In September I’m going to be hosting an online conference of Bible scholars discussing their work for laypeople at a level that most anyone will be able to follow easily.  This will be the second of our conferences, “New Insights into the New Testament” (if you don’t know about the first one from this past year, focused on the Gospels, you can learn about it here: New Insights into the New Testament Conference).  The topic will be The Life, Letters, and Legends of Paul, and we’ll have 8 or 10 scholars making presentations with Q&A for each.

We’ll be announcing the course later (date, etc.), but just now as I’ve started thinking about it, I’ve been reflecting on some of the issues involved with trying to figure out what Paul actually preached.  In addition to his hints and statements in his surviving letters, we have actual speeches allegedly delivered by him in the book of Acts in the NT.  But do these accurately reflect what he really said?

I’ve addressed the question on and off over the years, and thought it might be useful to devote a couple of posts to it here.  This is taken from my book Peter, Paul, and Mary Magdalene (Oxford, 2006).


A friend of mine once pointed out that there are two kinds of people in the world: those who think there are two kinds of people in the world and those who don’t.60  I’m definitely of the former persuasion.  Since the 1980s, teaching graduate students year in and year out, I’ve found two different kinds of students.  Some of my students look at a range of ancient Christian texts and everything looks the same.  All the texts are mashed together into one big mega-text, so that, basically, at the end of the day, each text is saying the same thing.  Others of my students look at a range of texts and everything looks different.  Every text is taken as its own discrete entity with its own author, its own message, its own assumptions so that, basically, at the end of the day, every text is saying something different.

I must confess that when I was in college and a bit later, when I was a beginning graduate student myself, I belonged to the first set of people.  Everything looked pretty much alike.  When it came to the New Testament, the Gospel of Mark seemed a lot like Luke which was very much like John, which had a good deal in common with the writings of Paul, which reflected the things said in the book of Acts, and so on.  But the more rigorously I was trained in reading these texts in their original languages, the more I developed a refined sense of just how different they really are from each other.  I guess this was a conversion experience of my own, away from thinking everything is basically the same to seeing that everything is richly unique.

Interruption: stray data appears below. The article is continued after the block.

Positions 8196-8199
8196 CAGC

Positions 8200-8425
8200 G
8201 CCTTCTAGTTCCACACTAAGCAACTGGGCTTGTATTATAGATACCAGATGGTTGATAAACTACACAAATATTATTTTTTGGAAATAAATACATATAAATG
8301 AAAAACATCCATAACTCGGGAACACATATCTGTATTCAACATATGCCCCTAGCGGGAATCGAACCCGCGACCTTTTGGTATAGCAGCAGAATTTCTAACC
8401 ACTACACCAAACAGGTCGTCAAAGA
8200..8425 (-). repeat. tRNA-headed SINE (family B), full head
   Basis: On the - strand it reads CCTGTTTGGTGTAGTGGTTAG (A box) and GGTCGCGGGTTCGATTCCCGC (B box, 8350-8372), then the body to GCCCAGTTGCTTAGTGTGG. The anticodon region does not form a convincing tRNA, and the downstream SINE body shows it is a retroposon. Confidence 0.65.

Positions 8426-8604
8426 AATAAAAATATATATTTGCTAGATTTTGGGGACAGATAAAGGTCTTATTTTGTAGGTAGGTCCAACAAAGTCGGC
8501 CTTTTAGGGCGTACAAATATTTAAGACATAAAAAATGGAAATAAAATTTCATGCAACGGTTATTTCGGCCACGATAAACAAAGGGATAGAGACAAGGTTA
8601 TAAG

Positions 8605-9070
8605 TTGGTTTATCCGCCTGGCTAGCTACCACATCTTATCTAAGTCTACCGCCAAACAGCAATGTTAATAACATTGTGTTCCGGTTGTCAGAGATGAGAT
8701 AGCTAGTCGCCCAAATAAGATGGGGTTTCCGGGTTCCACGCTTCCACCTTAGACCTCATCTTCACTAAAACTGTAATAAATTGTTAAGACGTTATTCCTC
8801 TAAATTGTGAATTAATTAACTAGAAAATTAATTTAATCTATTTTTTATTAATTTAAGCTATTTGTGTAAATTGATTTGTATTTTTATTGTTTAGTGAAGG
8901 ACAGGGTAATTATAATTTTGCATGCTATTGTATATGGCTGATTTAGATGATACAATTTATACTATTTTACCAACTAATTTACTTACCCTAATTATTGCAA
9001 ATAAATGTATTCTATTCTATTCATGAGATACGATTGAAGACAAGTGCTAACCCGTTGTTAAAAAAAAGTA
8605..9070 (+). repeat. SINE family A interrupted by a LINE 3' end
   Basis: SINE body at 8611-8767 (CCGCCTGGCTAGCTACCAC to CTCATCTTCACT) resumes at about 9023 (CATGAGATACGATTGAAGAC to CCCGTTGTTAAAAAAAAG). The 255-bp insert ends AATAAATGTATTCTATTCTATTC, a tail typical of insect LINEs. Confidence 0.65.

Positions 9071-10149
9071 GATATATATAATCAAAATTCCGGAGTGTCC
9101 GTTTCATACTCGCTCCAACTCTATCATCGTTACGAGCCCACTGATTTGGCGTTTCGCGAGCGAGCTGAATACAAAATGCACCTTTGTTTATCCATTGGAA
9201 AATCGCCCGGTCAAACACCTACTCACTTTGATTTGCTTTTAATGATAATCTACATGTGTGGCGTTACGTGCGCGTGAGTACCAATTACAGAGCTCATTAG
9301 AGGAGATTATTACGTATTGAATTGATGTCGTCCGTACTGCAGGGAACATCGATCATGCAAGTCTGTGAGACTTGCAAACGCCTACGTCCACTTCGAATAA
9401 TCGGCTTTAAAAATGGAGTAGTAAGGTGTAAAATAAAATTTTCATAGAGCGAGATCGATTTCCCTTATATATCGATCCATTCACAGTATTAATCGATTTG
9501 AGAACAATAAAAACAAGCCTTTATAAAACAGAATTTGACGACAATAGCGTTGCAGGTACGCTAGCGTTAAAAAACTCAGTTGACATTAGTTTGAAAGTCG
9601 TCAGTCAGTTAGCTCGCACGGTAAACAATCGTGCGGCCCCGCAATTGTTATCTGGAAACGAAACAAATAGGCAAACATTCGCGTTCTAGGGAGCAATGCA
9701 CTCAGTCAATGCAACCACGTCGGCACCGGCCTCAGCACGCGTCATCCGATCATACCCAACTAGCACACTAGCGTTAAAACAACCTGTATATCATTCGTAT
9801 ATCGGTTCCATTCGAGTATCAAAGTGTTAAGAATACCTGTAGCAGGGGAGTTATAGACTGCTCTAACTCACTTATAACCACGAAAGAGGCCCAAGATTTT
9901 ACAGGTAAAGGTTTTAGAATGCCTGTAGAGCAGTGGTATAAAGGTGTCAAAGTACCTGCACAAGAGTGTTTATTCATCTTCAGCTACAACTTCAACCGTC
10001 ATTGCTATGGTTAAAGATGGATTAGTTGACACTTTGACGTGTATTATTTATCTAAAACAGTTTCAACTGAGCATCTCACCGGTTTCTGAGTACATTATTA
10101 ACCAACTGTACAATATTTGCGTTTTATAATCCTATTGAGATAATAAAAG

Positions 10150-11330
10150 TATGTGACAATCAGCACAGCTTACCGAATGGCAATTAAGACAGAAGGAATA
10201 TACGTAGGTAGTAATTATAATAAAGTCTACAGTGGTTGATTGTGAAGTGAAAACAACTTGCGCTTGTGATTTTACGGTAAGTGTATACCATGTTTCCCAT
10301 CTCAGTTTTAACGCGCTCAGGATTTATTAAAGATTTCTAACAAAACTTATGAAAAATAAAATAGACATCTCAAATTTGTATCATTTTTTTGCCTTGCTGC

my basic assumption now is that Paul is the best authority for knowing about Paul; and that if an author living thirty years after Paul indicates that Paul said or did something that contradicts what Paul himself says, then it is probably Paul who has gotten the facts right and the other author has given a modified version.

The Message of Paul in Acts

Nowhere is this more clear to me today than in the comparisons and contrasts I see between the book of Acts and the writings of Paul.  As I’ve indicated before, my basic assumption now is that Paul is the best authority for knowing about Paul; and that if an author living thirty years after Paul indicates that Paul said or did something that contradicts what Paul himself says, then it is probably Paul who has gotten the facts right and the other author has given a modified version.  I don’t mean to say that this modified account is therefore of no value: it is extremely valuable, but principally for what it is, not for what it is not.  It is less valuable for knowing what Paul was actually like, what he really said and did.  But it is more valuable for knowing how Paul was remembered in the generation after his death.  That too is a historical matter and of real interest to anyone concerned to know about the development of the Christian religion in its formative years.

It is relatively easy to contrast what Paul says about his proclamation of the gospel with how Acts portrays it.  Simply take one of Paul’s speeches in Acts and see how it stacks up against Paul’s own statements.  We have already seen some points of contrast, when I noted the differences between what Paul allegedly said about pagan idolatry in the book of Acts in his speech on the Athenean Areopogus (Acts 17) with what he himself says in the letter to the Romans 1:18-32.  The perspectives of these two passages are not simply different, they are at odds with one another.  In Acts, “Paul” indicates that God overlooks the error of the pagans in committing idolatry, since, after all, they are ignorant of his existence and don’t know any better.  In Romans, Paul says just the opposite: God does not forgive the pagans, but pours his wrath out on them, because they know full well that he is the only God and they reject this innate knowledge in order to worship idols.



60. Dale Martin, who scribbled comments all over a first draft of this book in a vain attempt to make me improve it, has asked me to tell you, the reader, that he is the one who came up with this keen, compelling, and life-transforming insight.



I’ll continue these thoughts in the next post


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2024-04-04T10:54:51-04:00April 9th, 2024|Acts of the Apostles, Paul and His Letters|

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  1. Telling April 9, 2024 at 9:48 am